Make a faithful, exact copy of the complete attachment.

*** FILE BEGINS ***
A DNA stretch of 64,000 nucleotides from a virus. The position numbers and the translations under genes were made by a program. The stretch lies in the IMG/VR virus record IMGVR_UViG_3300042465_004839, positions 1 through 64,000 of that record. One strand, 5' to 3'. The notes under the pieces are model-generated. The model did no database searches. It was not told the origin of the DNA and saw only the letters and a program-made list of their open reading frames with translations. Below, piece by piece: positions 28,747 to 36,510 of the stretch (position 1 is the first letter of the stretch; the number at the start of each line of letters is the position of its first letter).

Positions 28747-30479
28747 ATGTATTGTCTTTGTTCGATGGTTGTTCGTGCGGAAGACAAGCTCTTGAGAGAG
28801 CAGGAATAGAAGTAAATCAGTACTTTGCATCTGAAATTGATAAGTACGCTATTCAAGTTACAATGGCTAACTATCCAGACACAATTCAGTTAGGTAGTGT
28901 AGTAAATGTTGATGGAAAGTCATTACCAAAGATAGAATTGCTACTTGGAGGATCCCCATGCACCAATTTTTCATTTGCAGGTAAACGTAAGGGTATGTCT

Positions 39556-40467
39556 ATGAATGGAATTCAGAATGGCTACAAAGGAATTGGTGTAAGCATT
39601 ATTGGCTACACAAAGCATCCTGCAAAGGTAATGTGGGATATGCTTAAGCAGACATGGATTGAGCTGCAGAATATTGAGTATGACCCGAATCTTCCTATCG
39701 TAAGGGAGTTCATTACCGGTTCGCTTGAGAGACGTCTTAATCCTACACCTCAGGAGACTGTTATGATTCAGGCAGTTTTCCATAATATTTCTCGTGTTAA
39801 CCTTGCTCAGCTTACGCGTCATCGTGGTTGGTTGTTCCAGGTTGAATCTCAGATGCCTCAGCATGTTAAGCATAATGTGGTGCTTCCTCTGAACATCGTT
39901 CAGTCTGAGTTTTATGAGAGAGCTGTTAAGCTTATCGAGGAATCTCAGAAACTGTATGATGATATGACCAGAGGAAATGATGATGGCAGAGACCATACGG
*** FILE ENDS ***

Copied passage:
A DNA stretch of 64,000 nucleotides from a virus. The position numbers and the translations under genes were made by a program. The stretch lies in the IMG/VR virus record IMGVR_UViG_3300042465_004839, positions 1 through 64,000 of that record. One strand, 5' to 3'. The notes under the pieces are model-generated. The model did no database searches. It was not told the origin of the DNA and saw only the letters and a program-made list of their open reading frames with translations. Below, piece by piece: positions 28,747 to 36,510 of the stretch (position 1 is the first letter of the stretch; the number at the start of each line of letters is the position of its first letter).

Positions 28747-30479
28747 ATGTATTGTCTTTGTTCGATGGTTGTTCGTGCGGAAGACAAGCTCTTGAGAGAG
28801 CAGGAATAGAAGTAAATCAGTACTTTGCATCTGAAATTGATAAGTACGCTATTCAAGTTACAATGGCTAACTATCCAGACACAATTCAGTTAGGTAGTGT
28901 AGTAAATGTTGATGGAAAGTCATTACCAAAGATAGAATTGCTACTTGGAGGATCCCCATGCACCAATTTTTCATTTGCAGGTAAACGTAAGGGTATGTCT

Positions 39556-40467
39556 ATGAATGGAATTCAGAATGGCTACAAAGGAATTGGTGTAAGCATT
39601 ATTGGCTACACAAAGCATCCTGCAAAGGTAATGTGGGATATGCTTAAGCAGACATGGATTGAGCTGCAGAATATTGAGTATGACCCGAATCTTCCTATCG
39701 TAAGGGAGTTCATTACCGGTTCGCTTGAGAGACGTCTTAATCCTACACCTCAGGAGACTGTTATGATTCAGGCAGTTTTCCATAATATTTCTCGTGTTAA
39801 CCTTGCTCAGCTTACGCGTCATCGTGGTTGGTTGTTCCAGGTTGAATCTCAGATGCCTCAGCATGTTAAGCATAATGTGGTGCTTCCTCTGAACATCGTT
39901 CAGTCTGAGTTTTATGAGAGAGCTGTTAAGCTTATCGAGGAATCTCAGAAACTGTATGATGATATGACCAGAGGAAATGATGATGGCAGAGACCATACGG